Almost four years ago we wrote a report on the convergence of learning and performance management systems.  Today the convergence has arrived.  While many training applications are “pure training” (customer training, for example), almost all organizations now realize that they must build a plan to integrate the management of training with the process of development planning, performance management, and succession management.



    The LMS vendors which have strong talent management offerings (and almost all do) are now finding many customers willing to consider their talent management solutions as their “one-stop” solution.Likewise companies that are doing business with Taleo and Halogen (which are newer to the LMS market) are now strongly considering their talent development offerings.  These worlds have now officially collided.


    This is not to say that all LMS’s are the same.  The “industrial strength” LMS products from the experienced LMS companies (Plateau, Saba, SumTotal, Cornerstone, Learn.com, GeoLearning, and others) go far beyond the newer products offered by talent management companies.  But all solutions are going in the same direction:  an integrated “people management” platform that integrates LMS functionality with the rest of our talent management needs.


Bottom Line:


We are very bullish on the LMS market going forward.  The changing nature of the workforce, need to develop GenX and GenY workers, and the tremendous growth in informal and social learning will drive accelerating growth in the need for LMS solutions.  If your organization has not yet implemented a learning management system, mark my words:  you will before long.

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  • Thanks Josh, this is a pretty useful article for me to get a view into the US market for LMS. I also like your view as broader than the strict LMS view.

    In your opinion, are the open-source solutions still considered as a no-market (in the same broader view of “talent management suites”)?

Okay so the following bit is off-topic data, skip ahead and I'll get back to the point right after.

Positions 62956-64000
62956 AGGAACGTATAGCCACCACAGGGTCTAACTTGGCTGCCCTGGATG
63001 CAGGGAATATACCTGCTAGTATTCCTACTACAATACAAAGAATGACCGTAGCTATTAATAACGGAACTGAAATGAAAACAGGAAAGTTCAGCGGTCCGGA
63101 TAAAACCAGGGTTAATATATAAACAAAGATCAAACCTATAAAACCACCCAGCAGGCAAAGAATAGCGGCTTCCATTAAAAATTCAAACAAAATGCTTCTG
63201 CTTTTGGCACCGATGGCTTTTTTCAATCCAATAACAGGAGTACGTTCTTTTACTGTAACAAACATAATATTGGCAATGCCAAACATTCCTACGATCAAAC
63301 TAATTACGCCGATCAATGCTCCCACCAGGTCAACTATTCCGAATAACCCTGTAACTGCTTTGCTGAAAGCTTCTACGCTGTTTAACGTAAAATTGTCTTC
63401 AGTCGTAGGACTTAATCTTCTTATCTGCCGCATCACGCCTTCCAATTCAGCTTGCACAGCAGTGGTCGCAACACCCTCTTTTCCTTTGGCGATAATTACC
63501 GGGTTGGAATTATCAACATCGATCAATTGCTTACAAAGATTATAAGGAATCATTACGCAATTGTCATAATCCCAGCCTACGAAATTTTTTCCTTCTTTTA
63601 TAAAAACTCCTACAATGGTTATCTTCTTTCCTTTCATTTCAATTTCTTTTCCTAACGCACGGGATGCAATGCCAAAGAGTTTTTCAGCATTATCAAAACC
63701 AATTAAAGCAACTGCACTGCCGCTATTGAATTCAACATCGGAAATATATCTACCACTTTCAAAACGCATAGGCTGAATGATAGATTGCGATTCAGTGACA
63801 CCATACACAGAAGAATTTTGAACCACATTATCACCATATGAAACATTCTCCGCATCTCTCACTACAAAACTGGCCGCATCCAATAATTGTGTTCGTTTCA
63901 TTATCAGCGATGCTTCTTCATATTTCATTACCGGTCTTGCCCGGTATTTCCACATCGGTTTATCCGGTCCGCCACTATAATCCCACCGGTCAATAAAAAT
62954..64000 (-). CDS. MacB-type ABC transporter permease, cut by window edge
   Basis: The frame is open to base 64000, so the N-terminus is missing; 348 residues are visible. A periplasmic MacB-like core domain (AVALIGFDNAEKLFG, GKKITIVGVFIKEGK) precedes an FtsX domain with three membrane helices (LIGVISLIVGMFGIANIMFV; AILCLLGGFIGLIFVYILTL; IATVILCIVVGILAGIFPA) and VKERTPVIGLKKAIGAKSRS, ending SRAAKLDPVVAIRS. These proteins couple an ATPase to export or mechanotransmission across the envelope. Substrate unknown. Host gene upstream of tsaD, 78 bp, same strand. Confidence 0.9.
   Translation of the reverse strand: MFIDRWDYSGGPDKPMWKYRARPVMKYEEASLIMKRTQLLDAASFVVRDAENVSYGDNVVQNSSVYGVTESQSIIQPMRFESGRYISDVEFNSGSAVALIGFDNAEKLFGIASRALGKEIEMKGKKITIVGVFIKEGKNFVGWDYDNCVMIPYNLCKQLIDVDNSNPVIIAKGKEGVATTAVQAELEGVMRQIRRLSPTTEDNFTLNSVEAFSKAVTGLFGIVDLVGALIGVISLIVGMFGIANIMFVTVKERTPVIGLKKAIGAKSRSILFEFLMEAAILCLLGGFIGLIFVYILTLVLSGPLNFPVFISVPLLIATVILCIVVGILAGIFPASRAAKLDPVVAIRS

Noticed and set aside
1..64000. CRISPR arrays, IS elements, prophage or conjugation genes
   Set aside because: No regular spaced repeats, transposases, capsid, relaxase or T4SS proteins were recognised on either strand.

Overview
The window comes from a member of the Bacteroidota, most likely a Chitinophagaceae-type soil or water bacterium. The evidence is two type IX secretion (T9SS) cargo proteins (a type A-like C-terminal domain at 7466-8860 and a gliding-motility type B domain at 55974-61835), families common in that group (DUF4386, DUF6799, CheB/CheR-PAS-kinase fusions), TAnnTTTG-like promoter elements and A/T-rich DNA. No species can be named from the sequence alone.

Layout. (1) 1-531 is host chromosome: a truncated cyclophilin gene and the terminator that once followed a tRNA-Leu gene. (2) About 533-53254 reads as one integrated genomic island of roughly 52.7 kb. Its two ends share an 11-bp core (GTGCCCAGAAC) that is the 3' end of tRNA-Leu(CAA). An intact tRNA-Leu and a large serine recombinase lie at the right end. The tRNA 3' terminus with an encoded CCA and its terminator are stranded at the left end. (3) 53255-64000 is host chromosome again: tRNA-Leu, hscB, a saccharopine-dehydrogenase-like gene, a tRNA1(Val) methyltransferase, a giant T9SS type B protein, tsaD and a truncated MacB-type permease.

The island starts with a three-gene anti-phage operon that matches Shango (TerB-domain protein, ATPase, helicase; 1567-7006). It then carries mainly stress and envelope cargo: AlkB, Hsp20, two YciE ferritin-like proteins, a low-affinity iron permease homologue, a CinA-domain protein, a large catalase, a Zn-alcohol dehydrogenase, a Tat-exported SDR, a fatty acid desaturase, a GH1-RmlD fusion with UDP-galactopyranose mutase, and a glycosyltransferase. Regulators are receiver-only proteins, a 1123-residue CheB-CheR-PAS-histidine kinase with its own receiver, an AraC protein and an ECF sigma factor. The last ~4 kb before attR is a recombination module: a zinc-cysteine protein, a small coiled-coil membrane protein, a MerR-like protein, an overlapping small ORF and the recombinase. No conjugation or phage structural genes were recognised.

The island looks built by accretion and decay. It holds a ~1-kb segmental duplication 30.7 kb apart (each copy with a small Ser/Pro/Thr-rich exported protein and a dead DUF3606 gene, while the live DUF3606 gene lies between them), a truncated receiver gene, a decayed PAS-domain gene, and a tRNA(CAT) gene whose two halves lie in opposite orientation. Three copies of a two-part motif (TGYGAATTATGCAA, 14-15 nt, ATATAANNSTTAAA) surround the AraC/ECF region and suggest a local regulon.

Some of the Bersin & Associates website content helped me understanding the big picture as well. Thanks for the resources.

    • joshbersin

      Hi Yannick. We dont see the open-source LMS systems having any major impact on the corporate market. Corporate LMS systems really need to be industrial strength (e.g. the data is often used for compliance and government reporting) – and the cost of maintaining open source is often just not something a major business wants to incur. There are a flurry of small LMS startups using open source as the base, but the real corporate LMS market is still a vendor-driven space.

  • N Smith

    Hi Josh, I’ve only just come across your post. While OSS solutions may not be impacting the US market significantly, I have to respectfully disagree with your prediction as it applies here in Asia Pacific (and other parts of the world). As an independent LMS consultant, I’m regularly seeing OSS solutions (Moodle, in particular) win bids head-to-head against the ‘big boys’ (especially SumTotal and Saba who seem to have the biggest presence of the major players down here). Organisations such as British Petroleum, Shell Oil, Intel, Gulf Agency Corporation, most of the New Zealand government (who have *very* strong compliance, security and reporting requirements) as well as many other large firms and governments are selecting Moodle. I firmly believe this is only going to increase as Moodle adopts more corporate training functionality.

    Additionally, I also have to disagree with your comment that the cost of maintaining open source is “often just not something a major business wants to incur.” The cost of implementing, maintaining and supporting OSS is often *far* less than just the licensing costs alone of many of the major learning management systems.

    Thanks for your great contributions to the learning space!